Home Forums Problems With Your Sax? Alto sax twisting

This topic contains 8 replies, has 3 voices, and was last updated by Jeff Jeff 5 months ago.

Viewing 9 posts - 1 through 9 (of 9 total)
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  • #22473
    Jeff
    Jeff
    Participant

    Hi Johnny

    I have a little problem with the alto sax twisting when playing.

    I am practicing not press the keys so hard, but then my grip is more loose
    and the sax is prone to twist.

    Do you have any tips for me to address this problem?

    Jeffrey

    #22583
    Abe Sloan
    Abe Sloan
    Participant

    check yourself out in a mirror and maybe you can discover what is going on.

    #22584
    Jeff
    Jeff
    Participant

    That’s a good idea. I’m a beginner and have not developed the knack of firmly holding the instrument and lightly pressing the keys. My sound has improved and I can play all the notes in the normal range in tune and fairly smoothly. I suppose it will just take more time spent practicing. It reminded me of juggling balls in the beginning with fingering, embouchure and reading the music simultaneously was all just a little too much to handle at first. I decided to concentrate on one issue at a time and that helped. I spend a good ten minutes practicing just with the mouthpiece and reed, seeing how far I can raise and lower the note. That really helps my tone improve.

    #22607
    Jeff
    Jeff
    Participant

    Hi Abe

    I practiced today and whilst I was playing I thought about your comment and realized that you are referring to posture.

    I sit when I play normally, and bearing posture in mind I noted that each time I was having difficulty – I was leaning to one side or the other. This pressed the u-bend of the sax against my leg which causes extra sideways pressure on my lip and hands. This is what is making the sax turn from side to side.

    Now by avoiding this my sound has improved because there is less pressure on my lips, and the sax is more stable.

    I could almost hear my olde English school teachers shouting, “Sit up straight lad!!!”

    Cheers

    #22608
    Abe Sloan
    Abe Sloan
    Participant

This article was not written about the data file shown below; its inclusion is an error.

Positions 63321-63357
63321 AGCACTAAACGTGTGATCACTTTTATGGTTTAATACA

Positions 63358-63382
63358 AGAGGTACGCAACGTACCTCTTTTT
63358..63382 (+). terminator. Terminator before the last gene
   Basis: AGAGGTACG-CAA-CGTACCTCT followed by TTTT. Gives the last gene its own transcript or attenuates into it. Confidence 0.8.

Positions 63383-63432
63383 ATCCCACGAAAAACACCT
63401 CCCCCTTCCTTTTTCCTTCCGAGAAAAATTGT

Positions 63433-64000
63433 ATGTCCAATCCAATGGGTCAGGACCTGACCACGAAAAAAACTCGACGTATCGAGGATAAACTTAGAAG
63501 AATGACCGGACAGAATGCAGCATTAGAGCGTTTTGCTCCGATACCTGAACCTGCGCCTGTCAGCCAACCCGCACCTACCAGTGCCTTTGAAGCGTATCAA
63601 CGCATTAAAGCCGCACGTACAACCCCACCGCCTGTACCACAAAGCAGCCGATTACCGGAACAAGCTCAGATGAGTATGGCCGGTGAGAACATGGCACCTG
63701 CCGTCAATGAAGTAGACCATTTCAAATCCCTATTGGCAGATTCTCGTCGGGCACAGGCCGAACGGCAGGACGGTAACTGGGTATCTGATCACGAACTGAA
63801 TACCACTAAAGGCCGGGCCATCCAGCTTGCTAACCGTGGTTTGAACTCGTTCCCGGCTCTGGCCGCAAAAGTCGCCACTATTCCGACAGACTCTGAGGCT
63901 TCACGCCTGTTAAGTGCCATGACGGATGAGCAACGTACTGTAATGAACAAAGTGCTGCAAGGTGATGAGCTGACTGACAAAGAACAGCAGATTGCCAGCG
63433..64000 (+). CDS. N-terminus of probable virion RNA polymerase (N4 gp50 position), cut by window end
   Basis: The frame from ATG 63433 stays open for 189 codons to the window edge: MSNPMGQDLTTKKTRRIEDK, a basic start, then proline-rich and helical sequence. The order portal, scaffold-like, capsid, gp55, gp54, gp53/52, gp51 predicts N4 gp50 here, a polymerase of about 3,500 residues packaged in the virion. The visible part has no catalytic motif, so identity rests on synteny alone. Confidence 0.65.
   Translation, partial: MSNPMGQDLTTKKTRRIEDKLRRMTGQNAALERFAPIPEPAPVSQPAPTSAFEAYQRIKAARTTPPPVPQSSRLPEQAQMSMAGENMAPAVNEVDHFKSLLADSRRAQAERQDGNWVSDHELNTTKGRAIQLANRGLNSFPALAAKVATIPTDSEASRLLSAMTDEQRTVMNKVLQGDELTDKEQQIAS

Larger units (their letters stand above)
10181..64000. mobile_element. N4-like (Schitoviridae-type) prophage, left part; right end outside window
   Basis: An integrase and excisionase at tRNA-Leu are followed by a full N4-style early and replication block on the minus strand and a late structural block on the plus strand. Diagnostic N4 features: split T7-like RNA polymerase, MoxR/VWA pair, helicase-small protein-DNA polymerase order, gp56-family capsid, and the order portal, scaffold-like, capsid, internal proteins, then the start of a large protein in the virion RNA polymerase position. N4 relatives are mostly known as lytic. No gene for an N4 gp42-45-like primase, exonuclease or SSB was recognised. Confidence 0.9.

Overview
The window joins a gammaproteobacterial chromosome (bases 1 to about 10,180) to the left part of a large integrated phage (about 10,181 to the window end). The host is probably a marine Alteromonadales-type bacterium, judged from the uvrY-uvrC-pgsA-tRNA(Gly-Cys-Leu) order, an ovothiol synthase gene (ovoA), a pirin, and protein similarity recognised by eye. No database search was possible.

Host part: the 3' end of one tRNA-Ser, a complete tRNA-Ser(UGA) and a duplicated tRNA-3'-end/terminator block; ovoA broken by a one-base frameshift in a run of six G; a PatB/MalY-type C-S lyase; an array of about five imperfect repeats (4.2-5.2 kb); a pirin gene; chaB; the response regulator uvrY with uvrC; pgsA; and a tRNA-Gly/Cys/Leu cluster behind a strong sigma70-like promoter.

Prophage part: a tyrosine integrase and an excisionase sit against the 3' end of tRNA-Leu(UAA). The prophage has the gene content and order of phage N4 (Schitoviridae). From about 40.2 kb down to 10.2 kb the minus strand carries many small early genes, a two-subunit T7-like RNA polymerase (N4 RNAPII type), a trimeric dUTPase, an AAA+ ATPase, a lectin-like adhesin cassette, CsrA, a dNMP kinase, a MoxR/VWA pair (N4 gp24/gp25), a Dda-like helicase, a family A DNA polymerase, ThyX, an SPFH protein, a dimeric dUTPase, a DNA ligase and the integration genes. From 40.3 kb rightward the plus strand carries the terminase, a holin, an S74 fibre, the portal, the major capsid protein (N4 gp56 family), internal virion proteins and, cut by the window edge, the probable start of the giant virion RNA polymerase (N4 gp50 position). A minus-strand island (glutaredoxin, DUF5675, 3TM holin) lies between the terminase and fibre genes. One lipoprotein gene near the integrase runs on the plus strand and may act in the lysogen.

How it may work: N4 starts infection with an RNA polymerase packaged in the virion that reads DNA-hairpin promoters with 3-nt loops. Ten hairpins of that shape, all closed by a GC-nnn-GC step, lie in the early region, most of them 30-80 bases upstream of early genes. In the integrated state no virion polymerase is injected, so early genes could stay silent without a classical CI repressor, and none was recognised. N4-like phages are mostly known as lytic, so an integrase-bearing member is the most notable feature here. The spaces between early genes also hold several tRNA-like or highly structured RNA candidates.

My teacher has me move forward to the edge of my chair and hold the sax in front of me between my legs to help relax my right hand and wrist. I am getting used to that position which seemed a bit awkward at first but forces me to sit up straight or else have pain in my neck.

    #22613
    Profile photo of
    Anonymous

    i’ve always played standing up, until the 1st tine i played in an orchestra & in a jazz band, everyone was sitting down, so i just adopted all their positions.
    Every single sax player had the sax on the RHS, and the stands with sheet music in front if their face! Worked for me, i found the sax between the legs too restricting on the arms and hands and seemed freer with the sax on the RHS.

    #46721
    Jeff
    Jeff
    Participant

    It’s taken me quite a while to resolve this issue! I’ve been concentrating on holding the sax steady, pressing the keys smoothly and not pressing too hard. Today I realised exactly why this is still happening. When I press notes like middle C#, I’m actually lifting the base of my left thumb, off the black octave support button, releasing the pressure on the upper part of the sax. This causes two problems for me 1) the sax is prone to twist and 2) the upper part of the sax moves backwards slightly, increasing the pressure on the reed and lips which affects my comfort and tone. By paying attention to this whilst playing; my lips are more comfortable, the sax is steady, and there is better control of my tone. I’m sure it going to take me a while to get into the habit of maintaining constant thumb pressure, but the benefits are very noticeable.

    #46761
    Profile photo of
    Anonymous

    @jeff – i play standing up, and i’ve noticed, if i let the sax hang freely it tends to want to swing to one side and i end up twisting the sax in the opposite direction so that it is facing in front, so to compensate, i rotate the mouthpiece by about 20 to 30 degrees and let the sax hang more freely, That way it takes a lot of pressure off my hands when holding it, and gives my fingers more freedom to fly.

    #46786
    Jeff
    Jeff
    Participant

    I agree. Leaning forward slightly so that the sax is free is the way to go. It’s during the fast pieces where the fingers have to move quickly, that this becomes an issue because then we don’t have time to keep correcting the sax’s position.

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